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Brokers make most of carbon credits

December 15, 2009 08:57 IST

This is yet another case of middlemen making hay while the sun shines. India may be the second largest country after China in terms of carbon credit generation, but experts say Indian companies are unable to take full advantage of this.

They end up selling almost a third of the credits generated to middlemen at very low rates.

Many small and medium companies do not have adequate knowledge of how to register projects to be eligible for carbon emission certificates and where to sell them. That is where brokers step in; they help clients in completing formalities, but help themselves more by buying a third or even more of the credits generated at a predetermined rate.

Companies get Certified Emission Reductions (CERs), popularly known as carbon credits, issued by the Clean Development Mechanism (CDM) Executive Board for emission reductions achieved under the rules of the Kyoto Protocol.

India has 474 projects registered with the United Nations, second only to China's 680. However, in terms of CERs, India's share is just 11.63 per cent, while China's is 58.75 per cent. The Indian government has approved more than 1,455 CDM projects which can potentially make Rs 28,000-30,000 crore in export earnings.

Experts say the potential can be much bigger if smaller companies could be saved from misguiding brokers. One third of the CERs are with the top five companies (see chart), which are more aware of the procedures.

Sudipta Das, partner with Ernst & Young in advisory services, says some intermediaries represent the carbon credit buying community in the developed world. "Sometimes they misguide their clients, who start believing that getting their carbon emission certified and selling them is risky and tedious and  there is no proper return," he says, adding that many companies end up selling carbon credits at ridiculously low rates.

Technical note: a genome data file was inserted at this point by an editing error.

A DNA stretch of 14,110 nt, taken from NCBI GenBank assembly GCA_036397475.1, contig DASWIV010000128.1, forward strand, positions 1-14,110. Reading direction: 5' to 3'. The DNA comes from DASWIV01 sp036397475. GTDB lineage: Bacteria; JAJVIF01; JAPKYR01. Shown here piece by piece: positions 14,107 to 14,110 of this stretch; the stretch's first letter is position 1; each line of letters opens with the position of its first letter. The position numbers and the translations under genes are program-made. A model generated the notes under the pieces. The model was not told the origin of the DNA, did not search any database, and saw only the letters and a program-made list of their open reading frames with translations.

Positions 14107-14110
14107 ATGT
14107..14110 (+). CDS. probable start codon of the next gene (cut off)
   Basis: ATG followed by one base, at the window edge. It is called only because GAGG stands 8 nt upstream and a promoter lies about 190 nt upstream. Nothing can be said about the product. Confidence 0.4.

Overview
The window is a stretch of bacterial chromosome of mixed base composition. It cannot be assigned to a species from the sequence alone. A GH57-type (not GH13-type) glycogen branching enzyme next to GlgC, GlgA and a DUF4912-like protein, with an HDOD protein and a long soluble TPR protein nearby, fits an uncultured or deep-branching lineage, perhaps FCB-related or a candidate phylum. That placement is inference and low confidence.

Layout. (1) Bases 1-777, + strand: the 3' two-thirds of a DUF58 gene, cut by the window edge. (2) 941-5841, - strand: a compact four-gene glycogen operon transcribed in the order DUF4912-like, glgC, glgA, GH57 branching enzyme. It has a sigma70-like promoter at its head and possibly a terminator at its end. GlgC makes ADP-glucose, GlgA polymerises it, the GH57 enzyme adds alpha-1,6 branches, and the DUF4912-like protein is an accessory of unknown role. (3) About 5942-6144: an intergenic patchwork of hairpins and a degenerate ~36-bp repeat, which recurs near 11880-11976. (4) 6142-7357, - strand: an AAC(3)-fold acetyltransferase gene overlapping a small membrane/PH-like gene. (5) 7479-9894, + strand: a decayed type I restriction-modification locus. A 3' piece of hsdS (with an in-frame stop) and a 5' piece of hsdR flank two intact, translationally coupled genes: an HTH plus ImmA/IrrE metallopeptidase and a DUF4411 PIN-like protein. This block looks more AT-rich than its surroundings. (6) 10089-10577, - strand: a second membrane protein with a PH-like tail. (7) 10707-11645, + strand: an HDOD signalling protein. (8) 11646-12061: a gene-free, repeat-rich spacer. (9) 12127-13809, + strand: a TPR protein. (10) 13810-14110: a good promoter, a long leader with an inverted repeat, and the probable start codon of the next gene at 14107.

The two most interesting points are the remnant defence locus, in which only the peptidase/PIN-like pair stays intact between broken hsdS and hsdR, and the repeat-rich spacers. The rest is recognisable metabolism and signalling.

Das says companies should approach only renowned consultants who can help them transact the credits on optimal terms. Alternatively, companies could approach those who have successfully sold their carbon credits at good market rates and learn from their experience.

"India is already among the top two countries for CER projects. With the global demand for CERs expected to rise significantly in 5-10 years, CERs could be a major contributor to India's export earnings," says Jaldeep Sodhi, vice-president with Avalon Consulting, which advises companies in this respect.

For selling CERs, commodity futures exchange MCX had launched CER contracts, but it is not liquid as the sellers of these credits are Indian companies, while buyers are overseas entities which cannot buy on Indian exchanges.

Rajesh Bhayani in Mumbai
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